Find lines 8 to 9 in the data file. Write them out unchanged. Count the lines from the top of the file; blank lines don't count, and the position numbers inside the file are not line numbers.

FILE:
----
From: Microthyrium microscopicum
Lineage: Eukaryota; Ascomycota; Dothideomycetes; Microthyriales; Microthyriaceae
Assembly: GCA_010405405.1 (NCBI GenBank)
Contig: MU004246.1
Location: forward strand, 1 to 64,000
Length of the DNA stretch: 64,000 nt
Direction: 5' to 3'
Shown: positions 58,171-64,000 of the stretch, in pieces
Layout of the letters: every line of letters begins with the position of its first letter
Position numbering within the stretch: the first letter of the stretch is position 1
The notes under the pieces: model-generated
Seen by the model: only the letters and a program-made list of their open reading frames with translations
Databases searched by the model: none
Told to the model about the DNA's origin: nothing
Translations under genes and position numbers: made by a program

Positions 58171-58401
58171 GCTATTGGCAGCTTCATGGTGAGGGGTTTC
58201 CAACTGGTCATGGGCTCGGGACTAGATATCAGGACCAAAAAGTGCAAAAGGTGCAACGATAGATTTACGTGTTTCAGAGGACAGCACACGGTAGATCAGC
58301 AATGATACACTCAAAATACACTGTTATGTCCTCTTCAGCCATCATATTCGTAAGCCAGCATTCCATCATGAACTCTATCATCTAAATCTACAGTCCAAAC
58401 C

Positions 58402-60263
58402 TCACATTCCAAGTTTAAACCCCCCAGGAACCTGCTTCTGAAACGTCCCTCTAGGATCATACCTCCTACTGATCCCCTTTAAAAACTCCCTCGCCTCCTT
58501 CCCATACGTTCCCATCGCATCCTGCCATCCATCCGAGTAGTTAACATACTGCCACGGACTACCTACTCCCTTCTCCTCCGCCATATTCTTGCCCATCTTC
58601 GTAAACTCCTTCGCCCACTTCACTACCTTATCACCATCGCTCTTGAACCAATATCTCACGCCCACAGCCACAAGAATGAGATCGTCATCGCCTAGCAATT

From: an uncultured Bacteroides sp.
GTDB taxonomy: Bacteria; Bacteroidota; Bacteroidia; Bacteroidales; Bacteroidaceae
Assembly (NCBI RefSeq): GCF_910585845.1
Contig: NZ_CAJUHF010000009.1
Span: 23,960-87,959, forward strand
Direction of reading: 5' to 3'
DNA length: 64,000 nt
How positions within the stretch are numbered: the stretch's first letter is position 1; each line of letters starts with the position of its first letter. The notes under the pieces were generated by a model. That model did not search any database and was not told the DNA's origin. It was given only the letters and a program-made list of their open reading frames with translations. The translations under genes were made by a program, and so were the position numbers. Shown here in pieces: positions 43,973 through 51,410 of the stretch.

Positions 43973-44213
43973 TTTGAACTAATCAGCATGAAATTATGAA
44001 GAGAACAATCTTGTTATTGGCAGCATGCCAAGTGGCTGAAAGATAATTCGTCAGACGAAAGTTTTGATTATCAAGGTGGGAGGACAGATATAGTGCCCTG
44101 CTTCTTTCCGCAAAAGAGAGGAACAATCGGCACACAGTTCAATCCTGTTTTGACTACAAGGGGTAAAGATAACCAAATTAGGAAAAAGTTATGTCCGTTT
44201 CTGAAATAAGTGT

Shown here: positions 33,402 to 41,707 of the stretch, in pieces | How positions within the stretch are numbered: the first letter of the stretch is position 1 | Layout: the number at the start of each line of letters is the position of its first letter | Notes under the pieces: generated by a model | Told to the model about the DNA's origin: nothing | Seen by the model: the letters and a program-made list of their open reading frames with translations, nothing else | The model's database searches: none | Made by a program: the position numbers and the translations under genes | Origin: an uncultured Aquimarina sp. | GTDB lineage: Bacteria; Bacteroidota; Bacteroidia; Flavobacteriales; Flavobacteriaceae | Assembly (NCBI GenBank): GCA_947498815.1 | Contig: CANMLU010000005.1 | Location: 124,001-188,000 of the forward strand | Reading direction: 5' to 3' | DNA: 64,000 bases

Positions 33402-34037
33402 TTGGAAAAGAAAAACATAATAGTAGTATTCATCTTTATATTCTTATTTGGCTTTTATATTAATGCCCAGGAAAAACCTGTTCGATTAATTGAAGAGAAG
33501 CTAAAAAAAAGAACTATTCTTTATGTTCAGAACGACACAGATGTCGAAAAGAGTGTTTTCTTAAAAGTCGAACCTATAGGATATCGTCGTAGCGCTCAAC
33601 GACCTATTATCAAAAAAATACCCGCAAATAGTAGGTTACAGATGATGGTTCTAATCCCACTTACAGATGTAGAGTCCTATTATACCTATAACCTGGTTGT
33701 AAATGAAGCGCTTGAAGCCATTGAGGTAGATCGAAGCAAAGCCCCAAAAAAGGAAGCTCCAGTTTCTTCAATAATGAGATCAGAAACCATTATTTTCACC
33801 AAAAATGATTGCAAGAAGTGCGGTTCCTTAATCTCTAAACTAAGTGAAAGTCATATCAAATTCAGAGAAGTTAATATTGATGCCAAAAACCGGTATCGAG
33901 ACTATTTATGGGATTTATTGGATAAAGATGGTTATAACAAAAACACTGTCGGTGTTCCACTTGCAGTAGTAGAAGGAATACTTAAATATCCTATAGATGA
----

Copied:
Shown: positions 58,171-64,000 of the stretch, in pieces
Layout of the letters: every line of letters begins with the position of its first letter